Wednesday, July 28, 2010

LC WAS RIGHT (over The Hills)*

Okay. I know The Hills ended weeks ago which in internet time is like five years, but I have to say: LC was right. She knew early on that Spencer was bad news.

And you know what? The producers should have listened to her. I have this feeling that one of the reasons she left The Hills is that she was fed up with being pressured to film with Hedi and Spencer, and maybe also a little annoyed that she had to keep pretending that there was some on-again/off-again thing with Brody. If the producers had simply gotten rid of Heidi and Spencer -- who were ridiculous and boring anyway -- and refocused the show on Lauren and other young women exploring their careers in Los Angeles, The Hills might have ended on a note that secured its reputation as a pop-culture phenomenon. Instead, it was like a sad little gasp.

I re-watched the first episode of The Hills during the incessant marathon that preceded the series finale, and I was struck by how different the show had become by the final season. The first episode is filled with close-ups of faces and details, silences, and the main story is that Lauren is starting fashion school and trying to get an internship. The women are ambitious and optimistic, and the main relationships are those among the women. The boys are on the periphery. Even into season six, when there was little interesting left, the show's most compelling moments continued to be those between the women.

There's been plenty of discussion about The Hills closing montage. It was effective at acknowledging the constructions of real/unreal that pervaded the show and characterize its environs, but why did it focus on Brody? Initially, I was somewhat baffled that Brody was the subject of the closing shot, but I've come to the conclusion that his silhouette against the painted backdrop actually recalled the initial disruption and symbolized the subsequent fall of the show. In this way, it is probably a fit ending. Jason was bad, but he was *really* Lauren's boyfriend. It's been widely acknowledged that Brody and Spencer hatched a plan to get on the show by dating the leading ladies, and they did. And we all know how that turned out.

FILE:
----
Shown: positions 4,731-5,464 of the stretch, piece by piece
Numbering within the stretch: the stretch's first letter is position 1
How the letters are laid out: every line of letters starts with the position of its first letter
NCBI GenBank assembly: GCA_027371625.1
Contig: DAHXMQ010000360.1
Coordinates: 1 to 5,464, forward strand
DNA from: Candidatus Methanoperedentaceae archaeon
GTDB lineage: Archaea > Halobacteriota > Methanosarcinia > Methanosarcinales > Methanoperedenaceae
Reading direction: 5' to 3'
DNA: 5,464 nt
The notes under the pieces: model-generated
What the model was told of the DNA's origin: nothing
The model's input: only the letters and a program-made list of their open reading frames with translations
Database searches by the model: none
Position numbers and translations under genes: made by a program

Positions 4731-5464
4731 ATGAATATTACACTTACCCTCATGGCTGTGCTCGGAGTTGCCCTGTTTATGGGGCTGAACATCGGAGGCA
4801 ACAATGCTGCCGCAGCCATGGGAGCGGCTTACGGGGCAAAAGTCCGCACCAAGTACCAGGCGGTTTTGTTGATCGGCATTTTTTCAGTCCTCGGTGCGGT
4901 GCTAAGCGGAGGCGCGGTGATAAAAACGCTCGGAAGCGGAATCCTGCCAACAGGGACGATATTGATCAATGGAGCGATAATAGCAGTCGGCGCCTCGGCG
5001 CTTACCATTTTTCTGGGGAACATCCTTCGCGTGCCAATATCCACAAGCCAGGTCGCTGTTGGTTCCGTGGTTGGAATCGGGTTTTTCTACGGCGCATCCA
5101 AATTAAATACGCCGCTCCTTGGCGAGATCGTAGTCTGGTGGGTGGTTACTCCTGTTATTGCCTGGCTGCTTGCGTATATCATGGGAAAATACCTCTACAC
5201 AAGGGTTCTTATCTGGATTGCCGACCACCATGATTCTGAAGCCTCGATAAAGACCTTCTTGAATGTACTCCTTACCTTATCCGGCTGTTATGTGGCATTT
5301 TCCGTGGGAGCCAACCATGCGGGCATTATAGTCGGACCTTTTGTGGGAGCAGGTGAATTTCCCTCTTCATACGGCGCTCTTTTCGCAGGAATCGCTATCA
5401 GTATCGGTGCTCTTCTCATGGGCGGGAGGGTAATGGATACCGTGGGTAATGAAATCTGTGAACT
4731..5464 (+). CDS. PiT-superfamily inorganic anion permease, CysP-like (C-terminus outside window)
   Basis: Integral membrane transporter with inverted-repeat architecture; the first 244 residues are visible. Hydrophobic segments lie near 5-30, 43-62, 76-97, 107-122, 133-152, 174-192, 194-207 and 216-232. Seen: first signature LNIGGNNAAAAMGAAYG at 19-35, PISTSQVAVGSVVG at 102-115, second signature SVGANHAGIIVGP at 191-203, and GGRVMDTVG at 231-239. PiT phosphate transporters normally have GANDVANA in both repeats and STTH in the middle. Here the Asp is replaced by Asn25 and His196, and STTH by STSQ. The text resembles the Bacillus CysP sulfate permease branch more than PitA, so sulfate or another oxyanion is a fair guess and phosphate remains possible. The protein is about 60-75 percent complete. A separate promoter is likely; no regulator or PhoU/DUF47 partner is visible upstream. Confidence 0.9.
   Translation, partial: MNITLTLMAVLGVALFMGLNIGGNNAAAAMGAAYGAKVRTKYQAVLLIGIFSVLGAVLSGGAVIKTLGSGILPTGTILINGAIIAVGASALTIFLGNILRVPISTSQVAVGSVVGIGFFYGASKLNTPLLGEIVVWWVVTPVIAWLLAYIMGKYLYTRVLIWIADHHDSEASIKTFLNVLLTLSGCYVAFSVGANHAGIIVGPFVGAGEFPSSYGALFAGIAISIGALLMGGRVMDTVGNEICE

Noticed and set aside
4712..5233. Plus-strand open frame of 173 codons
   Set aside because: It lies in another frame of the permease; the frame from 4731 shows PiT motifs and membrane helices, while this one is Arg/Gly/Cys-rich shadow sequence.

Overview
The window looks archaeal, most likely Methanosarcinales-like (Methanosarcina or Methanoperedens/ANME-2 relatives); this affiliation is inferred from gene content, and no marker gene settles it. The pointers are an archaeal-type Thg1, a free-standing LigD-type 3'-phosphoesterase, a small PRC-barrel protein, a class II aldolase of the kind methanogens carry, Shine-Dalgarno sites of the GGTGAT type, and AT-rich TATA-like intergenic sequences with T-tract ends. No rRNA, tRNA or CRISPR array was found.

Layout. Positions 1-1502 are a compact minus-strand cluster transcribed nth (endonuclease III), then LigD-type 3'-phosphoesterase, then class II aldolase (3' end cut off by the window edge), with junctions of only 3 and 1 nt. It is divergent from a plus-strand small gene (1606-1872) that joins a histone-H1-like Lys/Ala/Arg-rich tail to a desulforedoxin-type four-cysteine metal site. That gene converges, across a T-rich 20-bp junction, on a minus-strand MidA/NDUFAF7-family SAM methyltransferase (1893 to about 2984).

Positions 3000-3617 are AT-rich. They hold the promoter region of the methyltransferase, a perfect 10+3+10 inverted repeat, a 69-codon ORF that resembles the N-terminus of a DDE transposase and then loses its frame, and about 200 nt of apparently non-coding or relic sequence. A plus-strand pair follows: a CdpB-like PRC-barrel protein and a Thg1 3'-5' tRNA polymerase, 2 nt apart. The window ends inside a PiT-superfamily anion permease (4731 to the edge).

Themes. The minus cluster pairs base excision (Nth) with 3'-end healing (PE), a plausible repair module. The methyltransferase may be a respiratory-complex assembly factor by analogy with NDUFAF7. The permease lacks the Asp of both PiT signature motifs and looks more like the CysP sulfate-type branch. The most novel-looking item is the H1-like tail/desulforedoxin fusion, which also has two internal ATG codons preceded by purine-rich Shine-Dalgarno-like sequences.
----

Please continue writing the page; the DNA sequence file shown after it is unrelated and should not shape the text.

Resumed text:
In a perfect world, there would have never been a Brody or Spencer on The Hills, and the closing shot of the series might have been one of Lauren confidently striding down the runway at the finale of her own first fashion show. But Lauren left the show, perhaps because she was too real for the contrived drama of the hothouse. So instead we get Brody -- chiseled and robotic -- bidding farewell to Kristin (whose total lack of ambition kept her presence rather vague and pointless). As Kristin's car pulls away, Brody cuts a generic silhouette against the fake hills on a studio lot in the valley of the real hills as, somewhat half-heartedly, footage from the past six seasons flickers through a familiar and almost plain boring montage. When at last the painted background is rolled away and we see the cameras and the cranes and the crew, there is a reminder that at one time this show was interesting.

But LC moved on, and this is just what's left.

*this is just a sneak peek at our next project, CELEBRICIDAL (coming soon!)